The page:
You really couldn’t blame the leaders of Rutgers-Chabad if they saw their 40th anniversary dinner, on Monday, March 18, as a great opportunity to celebrate all they’ve accomplished in the past four decades, extol their enviable record and take a bow.
After all, look at what Rutgers-Chabad has built since the late 1970s:
A Chabad building in New Brunswick that (according to Rabbi Yosef Carlebach’s research) is the largest Jewish student center in the world, with the most robust annual Jewish student programming series. The Rutgers-Chabad dorms house 91 students, the building serves 600-700 kosher meals a day, and their Shabbat services and meals regularly attract between 300-500 students each week;
A vibrant Chabad presence in Middlesex and Monmouth counties, with centers in Colts Neck, East Brunswick, Elberon, Manalapan-Marlboro, Monroe, New Brunswick and Wayside; a well-regarded summer camp, Gan Israel, attracting over 200 children each year; and creative Jewish holiday programing in different towns that regularly draw hundreds of attendees;
Rutgers-Chabad leaders have forged strong bonds with political leaders across the state, including every New Jersey governor from Jim Florio to Phil Murphy. Rutgers-Chabad leaders accompanied then-Governor Chris Christie on his April 2012 trip to Israel, helping to arrange a meeting between him and Prime Minister Benjamin Netanyahu. Rutgers Chabad leaders regularly consult with top New Jersey law enforcement officials and provide cultural sensitivity training and counsel; these connections have enabled Rutgers-Chabad leaders to be uniquely supportive to Jewish residents in New Jersey in a wide range of unusual circumstances and crises.
Rutgers-Chabad’s accomplishments are all the more remarkable when you learn that each Chabad House receives no seed money or subsidy from the parent organization in Crown Heights. As Rabbi Carlebach explained, the Lubavitcher Rebbe wanted each Chabad House to be completely independent and self-sustaining. And, as Rabbi Carlebach surmised, the Rebbe understood that when local community members give from their hard-earned funds, they forge a connection with an organization that goes a long, long way.
Knowing this, and seeing what Rutgers-Chabad has become, who would criticize them if they held a lovely 40th anniversary dinner, met their annual fundraising budget and called it a great day?
For Rabbi Yosef Carlebach, founder and director of Rutgers-Chabad, resting on your laurels is out of the question—especially when there’s so much more work to be done, so many unaffiliated or religiously uninspired Jewish students to reach, and so many disconnected Jews in New Jersey to reach.
Seeing the 40th anniversary as an unparalleled opportunity to rally supporters, reach further and reinforce Chabad’s fiscal standing, Rabbi Carlebach has initiated a fundraising campaign to eliminate the $4 million mortgage on the large Rutgers-Chabad house on the College Ave campus. He is poised to formally announce the campaign at the dinner and reveal that over $1 million of the funds has already been raised. And then he plans to raise another $500,000 to $1 million more at the dinner itself!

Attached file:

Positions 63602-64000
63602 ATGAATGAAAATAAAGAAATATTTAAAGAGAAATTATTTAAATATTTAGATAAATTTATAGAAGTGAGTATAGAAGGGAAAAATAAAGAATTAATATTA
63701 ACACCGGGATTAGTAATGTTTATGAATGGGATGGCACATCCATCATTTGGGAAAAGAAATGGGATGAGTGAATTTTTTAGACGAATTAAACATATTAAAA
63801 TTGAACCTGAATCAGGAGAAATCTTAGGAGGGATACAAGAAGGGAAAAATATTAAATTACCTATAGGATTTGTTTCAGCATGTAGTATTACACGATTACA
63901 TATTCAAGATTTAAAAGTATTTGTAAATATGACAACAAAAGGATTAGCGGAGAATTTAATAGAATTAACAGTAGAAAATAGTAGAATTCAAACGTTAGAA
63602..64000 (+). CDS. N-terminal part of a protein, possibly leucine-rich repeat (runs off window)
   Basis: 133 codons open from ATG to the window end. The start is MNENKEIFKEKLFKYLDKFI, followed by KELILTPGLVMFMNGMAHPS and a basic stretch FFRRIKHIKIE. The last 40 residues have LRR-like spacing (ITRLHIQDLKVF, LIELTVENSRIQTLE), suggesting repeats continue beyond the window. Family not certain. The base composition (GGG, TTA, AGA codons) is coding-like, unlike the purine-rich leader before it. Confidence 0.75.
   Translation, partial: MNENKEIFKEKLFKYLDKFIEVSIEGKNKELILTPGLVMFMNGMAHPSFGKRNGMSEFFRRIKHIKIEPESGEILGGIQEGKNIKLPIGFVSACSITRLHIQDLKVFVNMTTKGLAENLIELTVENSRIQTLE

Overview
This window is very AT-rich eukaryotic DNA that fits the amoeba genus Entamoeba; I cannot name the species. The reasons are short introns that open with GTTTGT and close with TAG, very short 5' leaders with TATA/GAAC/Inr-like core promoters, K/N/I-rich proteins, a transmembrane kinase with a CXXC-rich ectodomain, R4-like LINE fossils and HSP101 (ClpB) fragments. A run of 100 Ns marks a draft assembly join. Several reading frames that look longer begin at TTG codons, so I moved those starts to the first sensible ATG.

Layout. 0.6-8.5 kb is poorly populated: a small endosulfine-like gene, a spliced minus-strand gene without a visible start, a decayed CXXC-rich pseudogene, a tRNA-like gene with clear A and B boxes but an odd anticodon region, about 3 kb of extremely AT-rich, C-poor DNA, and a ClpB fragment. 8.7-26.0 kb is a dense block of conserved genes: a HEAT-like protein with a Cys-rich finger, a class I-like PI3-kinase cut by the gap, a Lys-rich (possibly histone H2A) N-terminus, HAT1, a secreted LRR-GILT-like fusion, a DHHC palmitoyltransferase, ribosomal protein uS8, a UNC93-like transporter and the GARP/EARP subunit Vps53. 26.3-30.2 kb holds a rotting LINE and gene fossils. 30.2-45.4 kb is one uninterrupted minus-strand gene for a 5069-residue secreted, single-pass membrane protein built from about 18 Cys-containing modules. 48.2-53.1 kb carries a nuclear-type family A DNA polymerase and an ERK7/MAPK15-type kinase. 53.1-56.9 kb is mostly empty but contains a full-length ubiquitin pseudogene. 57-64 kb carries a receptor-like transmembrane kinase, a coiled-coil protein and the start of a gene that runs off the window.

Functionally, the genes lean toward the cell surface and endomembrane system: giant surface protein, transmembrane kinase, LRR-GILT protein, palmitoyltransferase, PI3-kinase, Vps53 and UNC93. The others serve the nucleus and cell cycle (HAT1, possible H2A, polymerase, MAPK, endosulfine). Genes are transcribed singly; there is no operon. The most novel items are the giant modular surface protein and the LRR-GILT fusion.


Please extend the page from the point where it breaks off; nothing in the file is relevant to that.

Rabbi Carlebach sees this fundraising drive to eliminate the mortgage as essential to the potential growth of Rutgers-Chabad. He points out that the monthly payments of $45,000 on the mortgage are a “constant drag on Chabad, which hinder our growth.” He envisions a much broader outreach effort on the Rutgers campuses, and in the communities of New Jersey, once the mortgage is completely paid off.
He referenced a passage from one of Moshe Rabbeinu’s departing speeches in Devarim (Deuteronomy 29:3), “Hashem did not give you a heart to know, eyes to see, or ears to hear until this day… I’ve led you these 40 years…” Rabbi Carlebach explained that only after 40 years, with the unparalleled record it has built, and the wonderful band of supporters it has attracted, could Rutgers-Chabad undertake a campaign such as this. And he is confident that donors will see this campaign as the smart strategic move it is.
Rabbi Carlebach’s confidence appears to be well placed. Jeffries Schein, a resident of Long Branch, real estate executive and investor and long-time supporter, gladly agreed to become one of the initial supporters of this campaign. He stated, “This is a wonderful initiative and I’m happy to endorse it. I told Rabbi Carlebach that it’s a very viable plan and makes lots of sense.”
Schein elaborated, “What they’ve done at Rutgers-Chabad is truly amazing. They began with nothing, became a powerhouse, and now they do an absolutely wonderful job in meeting so many needs at Rutgers. They also provide a vast number of activities across New Jersey: services for Jews with disabilities, Hebrew Schools, preschools, Challah-baking events and so much tremendous outreach in local communities. They need more resources and can accomplish so much more with this mortgage eliminated.”
Lest someone think that Schein’s enthusiasm for Rutgers-Chabad or confidence in Rabbi Carlebach is unique, there are many other supporters who would offer similar endorsements. One particularly pithy endorsement came from Roger Fine, former general counsel of Johnson and Johnson, three years ago (in Rutgers-Chabad’s 37th anniversary dinner journal); he paraphrased the famous line from the movie “Field of Dreams” (“if you build it, they will come”) and said that Rabbi Carlebach’s mantra is: “If you build it, Hakadosh Baruch Hu will provide.” He added, “[Rabbi Carlebach’s] dedication, courage, optimism and profound belief in his goal of providing a wholesome, Jewish home for Rutgers students inspires others to support his efforts.”